Ridker: It's a great and important question. We have developed a concept over these 10 years called "residual inflammatory risk." For example, a patient who was on a statin now has LDL-C down to 70 mg/dL, but the CRP went from 4.5 mg/L to 3 mg/L. To me, that is too high, and we call that residual inflammatory risk. That is who we put into CANTOS. In CIRT we were not so certain what to do, and so we substituted having diabetes and metabolic syndrome for the actual CRP itself. Maybe, in retrospect, that was the wrong decision, but it's hard to second-guess at this point. That being said, even in CIRT where the CRP levels were really normal, some people had higher levels, and even in that group we didn't see any effect on IL-1, IL-6. or CRP. I think it's just a different pathway.

Importance of 'Just Doing Trials'

Mandrola: You have been doing this a long time and you are a pro. One thing that I want you to comment on is the business about having to have a positive trial for it to be seen as successful, versus having a neutral trial that is informative. Can you comment on the importance of just doing trials versus doing positive trials?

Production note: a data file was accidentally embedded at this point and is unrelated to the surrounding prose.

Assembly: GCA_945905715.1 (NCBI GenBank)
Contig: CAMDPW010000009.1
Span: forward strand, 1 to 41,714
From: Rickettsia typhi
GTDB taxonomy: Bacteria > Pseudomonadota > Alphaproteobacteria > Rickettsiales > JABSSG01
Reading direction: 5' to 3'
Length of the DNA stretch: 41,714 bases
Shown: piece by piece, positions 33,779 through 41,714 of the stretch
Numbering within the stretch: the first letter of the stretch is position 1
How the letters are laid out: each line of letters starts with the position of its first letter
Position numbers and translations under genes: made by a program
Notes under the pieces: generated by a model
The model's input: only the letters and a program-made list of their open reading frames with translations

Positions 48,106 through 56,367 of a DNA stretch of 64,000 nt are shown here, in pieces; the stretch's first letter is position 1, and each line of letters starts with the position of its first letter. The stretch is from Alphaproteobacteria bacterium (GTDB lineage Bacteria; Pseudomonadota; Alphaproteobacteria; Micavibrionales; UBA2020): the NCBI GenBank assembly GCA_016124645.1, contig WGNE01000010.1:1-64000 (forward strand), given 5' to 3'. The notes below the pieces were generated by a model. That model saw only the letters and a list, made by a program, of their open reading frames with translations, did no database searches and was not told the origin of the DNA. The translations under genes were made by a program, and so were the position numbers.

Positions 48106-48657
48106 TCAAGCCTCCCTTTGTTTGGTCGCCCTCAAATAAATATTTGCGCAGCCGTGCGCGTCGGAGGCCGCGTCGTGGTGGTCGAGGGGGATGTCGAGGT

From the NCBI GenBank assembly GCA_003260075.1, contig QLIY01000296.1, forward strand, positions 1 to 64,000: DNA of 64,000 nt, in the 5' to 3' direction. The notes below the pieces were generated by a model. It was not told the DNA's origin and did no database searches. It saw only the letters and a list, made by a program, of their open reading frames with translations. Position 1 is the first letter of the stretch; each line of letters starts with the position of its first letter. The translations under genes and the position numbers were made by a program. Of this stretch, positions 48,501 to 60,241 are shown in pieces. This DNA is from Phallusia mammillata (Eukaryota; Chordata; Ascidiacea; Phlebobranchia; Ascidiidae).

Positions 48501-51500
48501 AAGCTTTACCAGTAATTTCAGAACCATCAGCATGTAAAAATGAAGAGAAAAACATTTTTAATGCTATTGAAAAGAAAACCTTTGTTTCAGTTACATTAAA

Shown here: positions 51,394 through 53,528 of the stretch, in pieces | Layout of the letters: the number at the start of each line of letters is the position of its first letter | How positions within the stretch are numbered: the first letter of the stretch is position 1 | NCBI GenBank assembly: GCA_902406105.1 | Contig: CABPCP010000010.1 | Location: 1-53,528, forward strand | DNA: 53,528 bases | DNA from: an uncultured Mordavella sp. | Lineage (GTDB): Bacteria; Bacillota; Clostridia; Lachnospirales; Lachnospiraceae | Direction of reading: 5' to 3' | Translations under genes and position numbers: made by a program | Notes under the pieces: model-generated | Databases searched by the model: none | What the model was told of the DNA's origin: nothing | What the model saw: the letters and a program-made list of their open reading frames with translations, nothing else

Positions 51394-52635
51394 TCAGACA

We think we now know which pathway is the right one for heart disease.

Ridker: Sure. Let me even expand that a little further. One of the reasons we pursued MTX was because there was observational epidemiology. There were reports in the literature suggesting that patients with RA, psoriasis, or psoriatic arthritis who got MTX had lower cardiovascular event rates. We have all learned in observational epidemiology that you get what you pay for, and sometimes it's right and sometimes it's not. If we don't continue to do randomized trials where we can control the confounding, randomly allocate the exposure, and figure out what the truth is, I don't think we are going to learn very much at all. I know there is a lot of interest in simple, large studies and registry trials and real-world studies (whatever that means). But I'm not in that camp. I think we'd better do science correctly. I think the only way to do it is to have randomized, double-blind trials. This is a good example of how we really need to know what we are doing. The flipside is, when you do it right and you get a big hit, like proprotein convertase subtilisin/kexin type 9 (PCSK9) inhibition, like IL-1 inhibition, you learn a lot quickly and the field moves forward.